Visual Arts

The Body’s in the Background

“Migrant Files” leaves its mark at ACRE Projects in Pilsen

Stephen Urchick

By what right does someone exhibit a doormat as artwork? Billy McGuinness’s twelve-foot wide dirt-monument gets on the wall as part of “Migrant Files,” a three-artist—McGuinness, Jaxon Pallas, Austen Brown—show currently up at ACRE Projects in Pilsen, on the basis of a pretty good idea. McGuinness’s mat began as a strip of canvas—the same stuff you’d stretch into a painting. He laid it on the floor, just past the visitor’s door to Division XI of the Cook County Jail. It ended as an intricately anonymous record of human movement over time and a self-proclaimed (although decidedly tongue-in-cheek) “high-modernist object.” Continue reading

Visual Arts

Fantasy Writ Large

Level Eater 5.0 teleports into the Co-Prosperity Sphere

Stephen Urchick

Curator Ed Marszewski grabbed me by the shoulder. “You have no idea how seriously these kids—,” he checked himself mid-sentence, nodding at the grey heads in the crowd, “these old men take this!” Continue reading

Visual Arts

Shifting Spaces

"Exodus" at the Arts Incubator

A lot of good design went into giving the Washington Park Arts Incubator a welcoming and airy street-side façade, with its big, vulnerable glass windows. An artwork like Alfredo Salazar-Caro’s “In and Out, In and Out, In and Out” demonstrates just how easy it is to shut that illusion of openness down.

Visual Arts

There is No Shadow Here

"Air Affair" at BLUE1647

In 1951, Robert Rauschenberg exhibited a series of canvasses painted white all over, in part to test how we might think about the simple play of gallery lights and shadow on a surface. Roberto Adrian Rodriguez, in his recent solo show “Air Affair” at BLUE1647 in Pilsen, took that same historical interest in the insubstantial qualities of a painting, smashed it together with extensive 3-D graffiti practice, piped it through an airbrush, and mixed it with some actual grit. Continue reading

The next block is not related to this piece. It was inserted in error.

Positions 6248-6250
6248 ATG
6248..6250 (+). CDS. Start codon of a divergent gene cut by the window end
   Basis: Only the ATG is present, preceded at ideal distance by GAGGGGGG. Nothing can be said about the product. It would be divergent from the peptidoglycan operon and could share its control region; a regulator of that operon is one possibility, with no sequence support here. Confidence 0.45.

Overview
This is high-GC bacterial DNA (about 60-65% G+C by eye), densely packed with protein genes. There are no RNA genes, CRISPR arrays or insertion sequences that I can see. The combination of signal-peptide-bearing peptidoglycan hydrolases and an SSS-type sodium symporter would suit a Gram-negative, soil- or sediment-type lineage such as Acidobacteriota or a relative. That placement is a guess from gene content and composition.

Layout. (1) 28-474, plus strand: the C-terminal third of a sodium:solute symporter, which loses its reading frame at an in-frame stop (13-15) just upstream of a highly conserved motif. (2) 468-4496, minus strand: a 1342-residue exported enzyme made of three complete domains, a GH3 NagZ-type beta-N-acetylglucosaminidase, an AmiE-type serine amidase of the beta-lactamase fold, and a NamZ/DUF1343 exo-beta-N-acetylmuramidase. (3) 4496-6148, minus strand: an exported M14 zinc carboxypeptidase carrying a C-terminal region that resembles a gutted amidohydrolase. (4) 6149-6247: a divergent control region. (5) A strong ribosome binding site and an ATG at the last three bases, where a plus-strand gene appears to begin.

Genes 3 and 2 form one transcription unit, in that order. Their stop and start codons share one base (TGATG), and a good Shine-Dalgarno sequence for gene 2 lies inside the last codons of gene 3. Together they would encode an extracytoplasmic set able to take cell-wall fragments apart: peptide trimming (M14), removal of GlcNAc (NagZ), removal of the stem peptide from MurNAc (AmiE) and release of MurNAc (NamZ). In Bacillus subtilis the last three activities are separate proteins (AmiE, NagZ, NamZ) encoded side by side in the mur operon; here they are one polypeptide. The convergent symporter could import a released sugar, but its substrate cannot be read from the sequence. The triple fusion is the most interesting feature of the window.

Playing at Power

Carlos Matallana gamifies Chicago in “The Anger Games”

So how does that feel, to be in a position of power like that?” The young woman in the frame tossed her head at the invisible interviewer. Artist Carlos Matallana and I were sifting through raw, man-on-the-street footage from the first beta run of his large-scale roleplaying simulation, “The Anger Games.” Continue reading

Games | Visual Arts

2-D Levels Up

"Bit Wars" at BLUE1647

Stephen Urchick

Video games get a rough shake. If they’re not openly denounced as child’s play, few people give the rhetoric of procedure—the idea that “playing” can impart something unique—a second glance. As a visual art installation focused on video game aesthetics, “Bit Wars: Art Tribute to 8bit and 16bit Videogaming” had its work cut out for it from the start. Continue reading

Features | Stage & Screen | Visual Arts

Slow Burn

A dampened story of grit and greatness, or how Redmoon forgot their biggest spectacle

Luke White

The engineer with the lost headlamp slipped as a shower of cinders, a flaming plank, caved out right before him. One leg dipped into the river. He laid there a moment, straddled half-off the pontoon.

“We’re having some electrical difficulties.”

Best of the South Side 2014 | Bridgeport



Bridgeport on a Sunday morning: a seating queue winds snugly around the corner of the organic eatery Nana, its outdoor café space buzzing both with young brunchers and the bees that dive-bomb them from the planters. There’s a sidewalk sale assembled on the stoops of Jackalope Coffee and Tea House, attracting a crush of folks who are perhaps too cool for you. Continue reading